The Anatomy Of The Hand
Our hands are complex and essential tools. This overview explains the anatomy of the hand, and the structures that make our hands such dependable helpers.
Whether we are extending a hand in friendship or lending a hand at work, we depend on our hands as we move through our day. We need flexibility and coordination to position our fingers and thumbs as we use a keyboard, play an instrument, or perform other fine motor skills. Muscle strength enables us to bend or straighten our wrist, and to grip objects.
The structures of the hand include bones, joints, ligaments, tendons, muscles, nerves, and blood vessels.
Bones of the hand
The 27 bones in the hand can be categorized by position:
- Carpal bones: These eight bones are found in the wrist. They are connected to the two forearm bones to form the wrist joint.
- Metacarpal bones: The five metacarpals are found in the palm. They connect to the carpals at the base of the palm. Along the top of the palm, one metacarpal bone is connected to the small shafts of bone that form each of the fingers and thumb, forming our knuckle joints.
- Phalanges: These 14 bones make up our fingers and thumb. Each finger has three phalanges that connect to each other, forming two finger joints in each finger. The thumb has only two phalanges and one joint.
These bones are held together by a system of ligaments, tendons, muscles, nerves, and blood vessels.
- Ligaments are tough bands of tissue that connect bones and stabilize joints. Ligaments tighten as a finger is straightened, and keep the finger bones from bending back too far, or hyperextending the joint.
- The tendons attach to muscle in the forearm. They travel from the forearm through the wrist and into the fingers. The tendons attached to the underside of the forearm bones bend the thumb and fingers; they are called flexors. The tendons that straighten our thumb and fingers connect to the top of the forearm bones, and are called extensors.
- Most of the muscles that operate the hand are anchored in the elbow or forearm. Some muscles are responsible to bend or straighten the wrist; others move the fingers or thumb. Some of the small muscles that work our fingers and thumb are anchored on our carpal bones.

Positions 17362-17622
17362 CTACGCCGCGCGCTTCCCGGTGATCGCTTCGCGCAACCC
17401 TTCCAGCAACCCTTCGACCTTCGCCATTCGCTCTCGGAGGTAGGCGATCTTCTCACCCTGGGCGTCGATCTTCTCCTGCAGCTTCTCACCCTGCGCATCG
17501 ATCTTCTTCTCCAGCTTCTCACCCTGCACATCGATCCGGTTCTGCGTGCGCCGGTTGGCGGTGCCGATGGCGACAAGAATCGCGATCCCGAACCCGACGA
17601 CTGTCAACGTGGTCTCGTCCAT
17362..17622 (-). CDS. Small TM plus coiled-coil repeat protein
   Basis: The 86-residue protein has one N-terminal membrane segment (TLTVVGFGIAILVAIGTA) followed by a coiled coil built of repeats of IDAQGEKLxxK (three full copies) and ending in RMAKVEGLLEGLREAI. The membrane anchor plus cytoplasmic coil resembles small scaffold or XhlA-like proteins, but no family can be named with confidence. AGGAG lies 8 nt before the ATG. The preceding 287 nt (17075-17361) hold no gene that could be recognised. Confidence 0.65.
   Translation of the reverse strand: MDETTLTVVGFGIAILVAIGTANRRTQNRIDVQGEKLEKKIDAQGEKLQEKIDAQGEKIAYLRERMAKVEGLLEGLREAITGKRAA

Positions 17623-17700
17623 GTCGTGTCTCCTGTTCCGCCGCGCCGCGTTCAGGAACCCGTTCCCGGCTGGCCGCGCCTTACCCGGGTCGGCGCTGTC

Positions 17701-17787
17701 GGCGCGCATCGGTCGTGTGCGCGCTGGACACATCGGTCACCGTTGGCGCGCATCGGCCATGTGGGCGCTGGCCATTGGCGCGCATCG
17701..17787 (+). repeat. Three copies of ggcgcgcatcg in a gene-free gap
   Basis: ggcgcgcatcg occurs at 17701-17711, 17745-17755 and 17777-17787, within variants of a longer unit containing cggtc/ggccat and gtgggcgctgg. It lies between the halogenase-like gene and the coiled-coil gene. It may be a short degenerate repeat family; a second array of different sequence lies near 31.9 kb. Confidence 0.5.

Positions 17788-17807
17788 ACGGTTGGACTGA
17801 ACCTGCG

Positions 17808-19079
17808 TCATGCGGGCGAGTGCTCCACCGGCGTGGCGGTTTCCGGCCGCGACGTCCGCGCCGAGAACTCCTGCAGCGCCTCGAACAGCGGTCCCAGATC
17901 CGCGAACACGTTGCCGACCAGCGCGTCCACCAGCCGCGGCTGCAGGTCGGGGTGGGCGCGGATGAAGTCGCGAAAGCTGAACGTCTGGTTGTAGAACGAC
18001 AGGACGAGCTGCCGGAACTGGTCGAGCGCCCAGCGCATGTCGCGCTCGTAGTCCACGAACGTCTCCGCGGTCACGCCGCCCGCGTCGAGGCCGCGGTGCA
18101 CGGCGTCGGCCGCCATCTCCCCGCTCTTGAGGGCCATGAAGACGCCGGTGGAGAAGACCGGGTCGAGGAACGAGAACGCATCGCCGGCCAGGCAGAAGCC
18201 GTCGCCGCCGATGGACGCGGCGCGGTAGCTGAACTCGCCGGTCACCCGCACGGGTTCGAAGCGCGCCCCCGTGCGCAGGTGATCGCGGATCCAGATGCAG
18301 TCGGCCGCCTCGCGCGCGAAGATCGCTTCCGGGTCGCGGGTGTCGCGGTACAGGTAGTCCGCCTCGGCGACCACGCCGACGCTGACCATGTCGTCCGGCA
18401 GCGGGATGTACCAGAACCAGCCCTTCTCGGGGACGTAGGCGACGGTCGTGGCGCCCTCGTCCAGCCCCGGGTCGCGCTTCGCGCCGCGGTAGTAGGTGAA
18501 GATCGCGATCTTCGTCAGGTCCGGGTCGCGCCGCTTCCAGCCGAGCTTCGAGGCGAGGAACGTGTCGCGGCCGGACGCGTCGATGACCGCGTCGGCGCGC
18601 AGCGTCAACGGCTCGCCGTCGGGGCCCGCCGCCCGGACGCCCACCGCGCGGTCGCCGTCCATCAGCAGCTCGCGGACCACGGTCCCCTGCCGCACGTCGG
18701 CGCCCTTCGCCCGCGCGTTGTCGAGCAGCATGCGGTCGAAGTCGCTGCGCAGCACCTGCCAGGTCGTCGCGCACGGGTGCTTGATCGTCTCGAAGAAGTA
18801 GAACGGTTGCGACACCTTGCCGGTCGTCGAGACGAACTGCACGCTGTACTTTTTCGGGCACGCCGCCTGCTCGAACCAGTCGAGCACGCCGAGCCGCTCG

- The three nerves in the hand and fingers begin together at the shoulder. These nerves travel down into the hand side by side with the blood vessels that supply the hand with blood. Nerves carry signals from the brain to move the muscles in the arm, hand, fingers, and thumb. These nerves also carry signals from the hand back to the brain to communicate sensations like touch, pain, and temperature.
Our ability to use our hands depends on how well our bones, ligaments, tendons, muscles, nerves, and blood vessels work together. Because the function of our hands is integrated through our wrists and arms to our shoulders, a problem anywhere along our arm may have a significant impact on hand function and quality of life.
Summit Orthopedics provides personalized hand and wrist expertise
The function of our hands is integrated through our wrists and arms to our shoulders; a problem anywhere along our arm may have a significant impact on hand function and quality of life. If you experience an injury or uncomfortable symptoms, our fellowship-trained hand and wrist surgeons are here to help. Summit physicians receive the highest levels of training and exclusively provide individualized care for conditions of the hand, wrist, and elbow.
Summit has convenient locations across the Minneapolis-St. Paul metro area, serving Minnesota and western Wisconsin. We have state-of-the-art centers for comprehensive orthopedic care in Eagan, MN, Plymouth, MN, Vadnais Heights, MN, and Woodbury, MN, as well as additional community clinics throughout the metro and southern Minnesota.
Related resources for you
- Check out more on Nerves in Hand
- Ask Dr. Parisi: Questions To Ask About Hand Surgery
- Ask Dr. Parisi: Questions For Your Hand Surgeon
- Learn about Summit’s Hand Services
- Watch video: Reasons for Hand Pain
Most people know what carpal tunnel syndrome is, but its causes are widely misunderstood. Upper extremity surgeon Dr. Debra Parisi addresses misperceptions and explains how carpal tunnel is treated.
Ask the Expert: Hand Video Series
Three nerves control our hands. Understanding nerve function can help us distinguish between benign symptoms and signals of nerve damage.